C.T. Studd, my father-in-law, went to the Congo. As a young man, when England’s greatest cricketer, he had heard God’s call to take Christ to inland China. He went, exchanging cricket field for mission field. In China, inheriting from his father what might be a quarter of a million dollars in today’s values, he heard God’s call to sell all that he had for the spread of the Gospel. He did it.
Back in England twenty-five years later, with broken health and his wife an invalid, he heard God’s call to go to the heart of Africa. Against the advice of doctors, with empty pockets, called a fanatic by his friends, he went. He said, “If the young men won’t go, perhaps if an old one goes and dies, they may make his grave a stepping stone and go.” He lived in the Congo forests for sixteen years, while his wife by faith got off her sick bed to call recruits to join him. When he saw the crowds that poured out of the villages to greet him, he said, “Here is my black gold. They shall hear and hear to purpose that Christ died to save them.” They heard, and a short while after his death, twelve thousand Africans from fifteen tribes gathered at the spot where they buried him to thank God that he had brought Christ to them.
He founded the Worldwide Evangelization Crusade with the call to young men and women to follow Christ on the same principles of sacrifice and faith, so that all nations should hear. Over a thousand have followed in forty countries, and, as I have lived with them and been one of them myself for forty-five years, I know that commissioned men and women are men and women of action. By their bodies Christ takes His gospel to every creature: some at home in the kitchen and office: some wrestling with languages and translation: some at the printing presses: many tramping the villages in remote places or visiting the longhouses up jungle rivers: others teaching school and tending the sick, and all without salary or human security, fed by the Lord through His people.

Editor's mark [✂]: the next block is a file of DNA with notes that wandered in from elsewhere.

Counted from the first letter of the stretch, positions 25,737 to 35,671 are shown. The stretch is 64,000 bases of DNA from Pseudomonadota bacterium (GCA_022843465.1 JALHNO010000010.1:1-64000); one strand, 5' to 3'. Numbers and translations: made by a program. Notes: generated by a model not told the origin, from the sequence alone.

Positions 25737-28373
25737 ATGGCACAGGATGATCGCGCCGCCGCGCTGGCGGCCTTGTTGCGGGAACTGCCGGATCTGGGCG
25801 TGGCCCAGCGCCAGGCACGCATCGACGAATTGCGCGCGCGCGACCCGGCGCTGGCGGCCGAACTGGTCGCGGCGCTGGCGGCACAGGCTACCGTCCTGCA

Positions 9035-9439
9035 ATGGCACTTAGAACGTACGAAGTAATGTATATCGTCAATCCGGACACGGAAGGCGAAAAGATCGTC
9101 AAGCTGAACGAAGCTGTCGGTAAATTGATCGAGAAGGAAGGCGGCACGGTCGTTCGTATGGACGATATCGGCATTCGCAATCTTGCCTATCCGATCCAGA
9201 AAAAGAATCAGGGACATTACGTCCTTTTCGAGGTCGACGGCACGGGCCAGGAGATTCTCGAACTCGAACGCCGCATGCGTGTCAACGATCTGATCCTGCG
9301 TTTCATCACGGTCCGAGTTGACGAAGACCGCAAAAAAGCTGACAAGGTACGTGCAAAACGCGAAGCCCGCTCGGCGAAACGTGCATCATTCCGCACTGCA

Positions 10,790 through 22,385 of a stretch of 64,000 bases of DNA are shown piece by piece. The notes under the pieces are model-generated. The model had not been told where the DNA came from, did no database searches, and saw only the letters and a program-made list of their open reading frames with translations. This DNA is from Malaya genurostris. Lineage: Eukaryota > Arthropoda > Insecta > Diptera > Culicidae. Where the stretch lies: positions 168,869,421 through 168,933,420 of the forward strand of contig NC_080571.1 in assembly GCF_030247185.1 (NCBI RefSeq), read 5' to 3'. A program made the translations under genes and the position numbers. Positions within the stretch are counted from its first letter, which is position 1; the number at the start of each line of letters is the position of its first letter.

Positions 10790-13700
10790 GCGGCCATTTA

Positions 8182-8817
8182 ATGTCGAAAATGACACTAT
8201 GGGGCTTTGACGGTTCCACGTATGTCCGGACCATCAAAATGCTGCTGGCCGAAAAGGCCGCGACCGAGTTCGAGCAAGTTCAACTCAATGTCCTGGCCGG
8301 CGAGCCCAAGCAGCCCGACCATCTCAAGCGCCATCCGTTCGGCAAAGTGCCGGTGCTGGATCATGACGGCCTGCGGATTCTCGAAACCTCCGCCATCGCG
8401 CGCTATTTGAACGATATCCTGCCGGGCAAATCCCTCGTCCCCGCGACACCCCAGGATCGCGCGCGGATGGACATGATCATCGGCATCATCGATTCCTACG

What does it all mean? Merely this–that an intercessor is a man of action. What God commissions him to do, he does with body, mind and soul, and does not stop doing. He is a man with a purpose, a man with a goal to be reached, and the word from heaven has come to him, as to Moses, Joshua, the prophets, and to Jesus Himself. “This I am going to do, and I’m going to do it by you.”
Once again we say: Let no man think this refers to special activities by special people in special places. No, this word from heaven is being heard and heeded by thousands and tens of thousands of God’s intercessors in all nations all the time, and being acted upon in thousands of different ways–and among them you and me. The Church of Christ is this day “terrible as an army with banners.” Let us never think that, when in former days we were active for God and exhausted ourselves in good works before we knew the secret of our inner resources in Christ, therefore, there should be less activity now. No, the opposite. More activity than ever, more straight aiming than ever, because now our resources are endless. Then we only knew how to rest from our work: now we know how to rest in our work. No one can out-work, out-think, out-pray a man in whom the Spirit of God is.